Privacy Concerns with Google Beacons

Some businesses have especially been worried about the privacy issues that these devices raise (and rightfully so). I’ll start by saying that I understand the privacy concerns. I myself am quite conscious of digital privacy and can certainly sympathize with the fear of these beacons.

That being said…

  • According to Google, “…beacons do not collect any data and any reporting we provide to businesses about store visits or location insights that the beacon helps support is aggregated and anonymized. We never show reporting tied to any individual website visits, ad clicks, viewable impressions, or people. Google uses industry best practices to ensure the privacy of individual users.”
  • Also according to Google, “The beacon transmits a one-way code that’s unique to your venue. When a user visits your venue with location services on their device turned on, their phone can use the beacon signal in order to understand that it’s visiting your store. The beacon itself does not collect or store any information. It only provides a helpful signal to your customers’ phones.” So, if the Beacon is stolen or lost, it’s not a big deal.
  • The fact of the matter is, if your smartphone or tablet has GPS/location, Wi-Fi, or even Bluetooth turned on (apart from beacons), Google can already get a very accurate picture of where you’re at… beacons simply make the data more precise (especially for multi-story buildings and places with poor cell phone reception).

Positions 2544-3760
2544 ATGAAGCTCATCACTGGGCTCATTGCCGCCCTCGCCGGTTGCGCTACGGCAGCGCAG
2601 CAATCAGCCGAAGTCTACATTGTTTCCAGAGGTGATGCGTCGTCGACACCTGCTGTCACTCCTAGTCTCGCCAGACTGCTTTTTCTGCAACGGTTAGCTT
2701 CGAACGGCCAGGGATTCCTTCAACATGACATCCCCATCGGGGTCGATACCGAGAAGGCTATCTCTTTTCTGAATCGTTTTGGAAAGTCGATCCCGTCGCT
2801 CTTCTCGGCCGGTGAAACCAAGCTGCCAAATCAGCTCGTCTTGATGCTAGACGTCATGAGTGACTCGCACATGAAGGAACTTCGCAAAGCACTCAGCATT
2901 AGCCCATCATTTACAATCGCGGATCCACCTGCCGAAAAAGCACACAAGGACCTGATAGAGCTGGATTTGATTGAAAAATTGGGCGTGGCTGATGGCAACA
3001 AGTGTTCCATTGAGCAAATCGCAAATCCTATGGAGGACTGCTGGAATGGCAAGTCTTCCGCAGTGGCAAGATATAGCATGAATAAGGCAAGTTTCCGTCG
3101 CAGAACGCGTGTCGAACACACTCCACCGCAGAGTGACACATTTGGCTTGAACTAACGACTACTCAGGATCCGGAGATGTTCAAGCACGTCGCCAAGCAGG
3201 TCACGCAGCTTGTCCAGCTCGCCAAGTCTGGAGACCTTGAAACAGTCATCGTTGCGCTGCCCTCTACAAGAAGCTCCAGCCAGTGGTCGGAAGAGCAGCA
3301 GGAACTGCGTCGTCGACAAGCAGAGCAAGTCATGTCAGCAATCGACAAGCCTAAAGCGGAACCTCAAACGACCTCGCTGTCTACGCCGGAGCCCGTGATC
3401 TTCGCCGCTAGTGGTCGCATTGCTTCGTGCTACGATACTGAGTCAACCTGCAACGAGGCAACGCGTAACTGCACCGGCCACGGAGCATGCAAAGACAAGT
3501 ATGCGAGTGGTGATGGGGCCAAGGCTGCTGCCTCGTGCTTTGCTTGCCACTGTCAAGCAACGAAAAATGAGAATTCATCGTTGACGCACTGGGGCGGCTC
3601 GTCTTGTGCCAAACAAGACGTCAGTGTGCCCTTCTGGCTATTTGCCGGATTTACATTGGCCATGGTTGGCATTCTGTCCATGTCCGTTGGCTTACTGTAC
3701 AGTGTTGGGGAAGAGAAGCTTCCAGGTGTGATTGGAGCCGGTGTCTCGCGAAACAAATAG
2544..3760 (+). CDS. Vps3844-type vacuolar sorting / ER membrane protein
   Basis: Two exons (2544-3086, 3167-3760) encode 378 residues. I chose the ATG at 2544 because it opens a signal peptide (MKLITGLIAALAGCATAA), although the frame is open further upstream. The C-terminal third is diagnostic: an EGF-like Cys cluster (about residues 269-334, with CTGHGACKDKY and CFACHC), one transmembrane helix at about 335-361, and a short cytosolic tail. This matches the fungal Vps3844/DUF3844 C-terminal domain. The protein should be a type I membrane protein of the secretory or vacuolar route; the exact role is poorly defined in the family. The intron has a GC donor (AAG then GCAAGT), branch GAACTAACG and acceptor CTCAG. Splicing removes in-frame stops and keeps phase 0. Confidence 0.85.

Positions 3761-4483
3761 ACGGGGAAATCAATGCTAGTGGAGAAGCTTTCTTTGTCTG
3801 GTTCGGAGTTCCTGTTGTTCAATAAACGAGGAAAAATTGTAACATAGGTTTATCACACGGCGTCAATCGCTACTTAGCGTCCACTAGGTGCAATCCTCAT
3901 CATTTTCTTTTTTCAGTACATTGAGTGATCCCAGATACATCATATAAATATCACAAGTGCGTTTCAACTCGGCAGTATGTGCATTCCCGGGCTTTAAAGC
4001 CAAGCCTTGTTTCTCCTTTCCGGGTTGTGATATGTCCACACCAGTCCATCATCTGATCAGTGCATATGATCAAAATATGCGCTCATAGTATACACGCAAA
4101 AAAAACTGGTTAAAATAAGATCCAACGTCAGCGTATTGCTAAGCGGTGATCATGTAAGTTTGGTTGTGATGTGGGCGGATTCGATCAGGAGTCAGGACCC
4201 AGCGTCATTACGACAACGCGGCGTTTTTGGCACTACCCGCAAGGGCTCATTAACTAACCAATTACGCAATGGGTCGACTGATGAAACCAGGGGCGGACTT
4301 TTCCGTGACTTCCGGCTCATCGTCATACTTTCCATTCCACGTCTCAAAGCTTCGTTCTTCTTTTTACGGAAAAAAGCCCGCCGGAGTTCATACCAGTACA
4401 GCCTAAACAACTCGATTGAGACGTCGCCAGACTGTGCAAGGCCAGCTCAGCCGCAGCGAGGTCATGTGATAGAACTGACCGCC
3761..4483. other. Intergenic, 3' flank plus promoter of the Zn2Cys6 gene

Conclusion

For these reasons, in my opinion, I recommend setting up your Google Beacon(s) that you receive in the mail for “Project Beacon”.

If you have a business that customers visit, it’s even a more resounding “YES”!

If you decide not to set them up, I strongly recommend that you do not throw it out. Keep in mind that if you discard the beacon(s), Google might not let you be a part of the program again. With the investment that Google’s made in mailing these Bluetooth hardware devices out to (presumably thousands) of businesses across the USA and Canada, it’s likely that Google will continue adding more features to the “Beacon Project”. Potential features might include things like targeting ads to users within a very short distance of your business, sending event information out to nearby users, etc.

TIP: Let the person/department who sorts the mail know to expect this. Because you can’t ask for a beacon from Google, it’s not mailed to a specific person’s name.

Imagine if someone sitting in a restaurant browsing their phone gets a notification about a nearby store or event they might be interested in? Maybe even a coupon for that very thing appears.

While it would take some getting used to, that’s a very real possibility of where Google is headed with Google Beacons.